Beggars belief

A few weeks ago, I attended a panel session on how to pick a trustee. There were a range of leading experts on the podium supporting a variety of opinions. Luckily, I was not among them, because one comment from a leading lawyer in a well-known offshore financial centre made my blood boil!


‘Let’s face it,’ he said, ‘we make a lot more money out of our clients if they use professional trustees’.


How true, but how wrong.


To explain I will tell you the story of Frank (name and details have been changed to protect the family).


Frank set up a trust and transferred to his trustees his pharmaceutical business. In due course, he died and two of his three sons, became directors and turned it from a successful business to a well-known brand. The trust was administered in Hong Kong, by professional trustees.


The third of Frank’s sons, Martin, was not involved with the business. He married a beautiful and immensely rich woman, Margy. Martin and Margy lived a glamorous lifestyle in Monaco – that is, until Margy took up tennis.


With the children grown up, while Martin ran their family office, Margy played tennis and, fell in love with her tennis partner, a handsome widower. When, this came to light Martin was furious. In due course, Margy and Martin separated, and Margy sacked Martin from running her family office and chucked him out of their sumptuous apartment.


Angry and bitter, Martin turned to his brothers. They were each living comfortable lifestyles in houses with swimming pools and fancy cars, whereas he saw himself as having been badly treated and impoverished.


Martin angrily approached the trustee, to insist that as shareholder, it had a duty to all three siblings and should therefore dispute the directors’ remuneration and insist the company pay a better dividend to the trust.


On receipt of Martin’s demands the professional trustee panicked. Martin could sue it, for dereliction of its fiduciary duty of care to look after the interests of all three beneficiaries. It sought a legal opinion. However, the lawyers were unable to opine, without sight of the company accounts going back five years, a thorough research of the pharmaceutical sector and a review of comparable businesses.


This initial work took two months and the legal bill for the trust was $150,000. However, the report failed to make any recommendations as to how the dispute could be resolved, it was a statement of the facts and a list of what other directors in similar businesses were earning – some higher some lower.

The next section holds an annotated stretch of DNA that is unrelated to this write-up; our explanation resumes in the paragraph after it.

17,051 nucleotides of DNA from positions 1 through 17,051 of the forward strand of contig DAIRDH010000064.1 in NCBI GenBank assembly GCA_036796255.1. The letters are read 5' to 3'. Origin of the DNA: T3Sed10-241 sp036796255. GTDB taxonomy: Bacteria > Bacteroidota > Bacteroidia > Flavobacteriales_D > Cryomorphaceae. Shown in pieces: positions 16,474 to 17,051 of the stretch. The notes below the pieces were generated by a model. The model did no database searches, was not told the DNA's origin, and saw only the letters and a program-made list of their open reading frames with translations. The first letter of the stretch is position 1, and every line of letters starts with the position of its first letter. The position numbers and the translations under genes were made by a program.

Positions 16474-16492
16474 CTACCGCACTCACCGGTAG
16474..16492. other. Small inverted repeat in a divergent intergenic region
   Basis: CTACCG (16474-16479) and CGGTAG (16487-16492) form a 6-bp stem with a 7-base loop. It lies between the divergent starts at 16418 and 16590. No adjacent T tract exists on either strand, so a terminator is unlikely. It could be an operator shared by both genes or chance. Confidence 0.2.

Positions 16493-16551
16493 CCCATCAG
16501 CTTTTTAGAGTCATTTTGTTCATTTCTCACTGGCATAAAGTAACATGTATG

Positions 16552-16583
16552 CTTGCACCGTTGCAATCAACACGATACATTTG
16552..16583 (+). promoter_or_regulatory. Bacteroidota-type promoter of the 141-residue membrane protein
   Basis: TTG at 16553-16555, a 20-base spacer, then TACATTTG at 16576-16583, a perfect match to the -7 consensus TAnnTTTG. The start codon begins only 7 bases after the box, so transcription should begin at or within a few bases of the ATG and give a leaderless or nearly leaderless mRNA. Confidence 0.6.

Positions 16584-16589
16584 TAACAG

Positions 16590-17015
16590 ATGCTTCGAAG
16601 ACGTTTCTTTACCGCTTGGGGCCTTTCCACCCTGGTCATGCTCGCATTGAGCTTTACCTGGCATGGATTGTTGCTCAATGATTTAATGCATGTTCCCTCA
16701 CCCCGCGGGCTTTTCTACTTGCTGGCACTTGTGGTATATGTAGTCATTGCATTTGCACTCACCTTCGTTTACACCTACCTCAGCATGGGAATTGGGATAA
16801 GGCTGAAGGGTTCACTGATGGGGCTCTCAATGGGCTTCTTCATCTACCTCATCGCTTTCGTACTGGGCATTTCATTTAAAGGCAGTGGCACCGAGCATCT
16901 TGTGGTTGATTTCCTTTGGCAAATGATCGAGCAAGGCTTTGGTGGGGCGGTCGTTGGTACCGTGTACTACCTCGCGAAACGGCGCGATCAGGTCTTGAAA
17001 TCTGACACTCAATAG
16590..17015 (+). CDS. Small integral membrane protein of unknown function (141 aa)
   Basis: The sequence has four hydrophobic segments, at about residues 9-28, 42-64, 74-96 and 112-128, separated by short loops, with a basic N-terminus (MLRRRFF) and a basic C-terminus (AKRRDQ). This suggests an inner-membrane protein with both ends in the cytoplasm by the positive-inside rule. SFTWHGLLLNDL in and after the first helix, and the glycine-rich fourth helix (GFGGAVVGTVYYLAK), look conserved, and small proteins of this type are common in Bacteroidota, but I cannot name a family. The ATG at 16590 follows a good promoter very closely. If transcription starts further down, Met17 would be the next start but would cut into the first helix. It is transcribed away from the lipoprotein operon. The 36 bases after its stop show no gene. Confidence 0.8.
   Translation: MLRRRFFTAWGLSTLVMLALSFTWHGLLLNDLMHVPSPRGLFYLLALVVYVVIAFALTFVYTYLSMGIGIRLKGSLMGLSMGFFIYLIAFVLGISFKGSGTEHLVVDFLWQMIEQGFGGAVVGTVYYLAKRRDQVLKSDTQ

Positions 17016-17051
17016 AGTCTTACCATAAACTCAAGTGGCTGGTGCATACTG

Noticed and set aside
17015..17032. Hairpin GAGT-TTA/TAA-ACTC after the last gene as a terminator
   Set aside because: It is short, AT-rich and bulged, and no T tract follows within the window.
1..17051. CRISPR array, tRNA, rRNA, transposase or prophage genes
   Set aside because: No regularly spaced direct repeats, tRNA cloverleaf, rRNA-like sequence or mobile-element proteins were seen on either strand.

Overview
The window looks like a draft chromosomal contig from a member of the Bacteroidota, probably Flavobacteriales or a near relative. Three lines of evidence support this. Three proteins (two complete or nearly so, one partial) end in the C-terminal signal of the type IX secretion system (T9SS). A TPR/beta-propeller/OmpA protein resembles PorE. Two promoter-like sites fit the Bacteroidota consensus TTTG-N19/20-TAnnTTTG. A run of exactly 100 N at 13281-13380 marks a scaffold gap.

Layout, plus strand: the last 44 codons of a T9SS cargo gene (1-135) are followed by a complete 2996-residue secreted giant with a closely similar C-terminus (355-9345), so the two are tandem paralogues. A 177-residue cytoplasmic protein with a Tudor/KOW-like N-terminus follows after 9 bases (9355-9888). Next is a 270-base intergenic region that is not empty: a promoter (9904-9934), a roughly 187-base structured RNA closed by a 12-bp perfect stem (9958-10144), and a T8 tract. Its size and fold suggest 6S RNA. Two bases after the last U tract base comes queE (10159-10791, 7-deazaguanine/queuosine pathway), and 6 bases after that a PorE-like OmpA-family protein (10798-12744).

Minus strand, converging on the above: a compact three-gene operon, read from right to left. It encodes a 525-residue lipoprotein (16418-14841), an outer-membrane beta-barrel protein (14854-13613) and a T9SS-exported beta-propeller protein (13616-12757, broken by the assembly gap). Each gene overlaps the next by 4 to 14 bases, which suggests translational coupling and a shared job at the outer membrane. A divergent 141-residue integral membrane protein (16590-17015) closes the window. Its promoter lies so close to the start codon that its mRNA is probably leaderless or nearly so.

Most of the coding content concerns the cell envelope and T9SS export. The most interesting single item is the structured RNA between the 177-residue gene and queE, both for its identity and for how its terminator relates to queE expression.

Martin’s reaction was that the report was evidence of fraud with the collusion of the Trustee. His brothers, he was convinced, were using their powers as Directors, to ‘milk’ the company, depriving the shareholder and him of a dividend.


On the other hand, his brothers saw the report as justification for their hard work and success, to which Martin had not contributed.


In month three, both Martin and his brothers had engaged their own lawyers, which delivered to the Trustee their legal bills, of $100,000 each!


Over the next three years, the dispute cost the Trust a fortune. But it was also a distraction. Martin’s brothers were unable to concentrate on running the business and the profits fell by 30%.


Martin saw the fall in profits, as further proof that his brothers were deliberately running down the business to reduce its value, to pay him less!


With falling profits however, Martin’s brothers were reluctant to saddle the company with debt. However, they also realized that until the dispute was resolved they could not focus on the business to bring its profits back up. Each side became more and more bitter and the arguments became increasingly personal.


After three years, and much distress and anger, the brothers finally decided to mediate. By this stage Martin and his brothers could not bear to be in the same room. Each arrived at the hotel where the mediation was to be held, by separate entrances and occupied separate rooms on separate floors.


The mediation lasted three days, but eventually both sides were sufficiently worn down to agree a settlement – which neither side was happy with. The final figure paid to Martin could have been more if they had mediated from the start and not incurred three years of professional fees.


Sadly, Martin’s situation is not unusual. As I say in my book, ‘When you are Super Rich who can you Trust?’ no-one can avoid concerns and miss-understandings from arising, but how they are resolved can make the difference between an irritating concern, or the creation of a catastrophe.


If you would like to find out how to structure your trust to deal with disputes, should they ever rise, please contact me on 020 3740 7422, or e mail me on Furthermore, if you would like to buy my books ‘When you are Super Rich who can you Trust?’ or ‘How to win business from Private Clients’ go to my website or buy them direct from Amazon.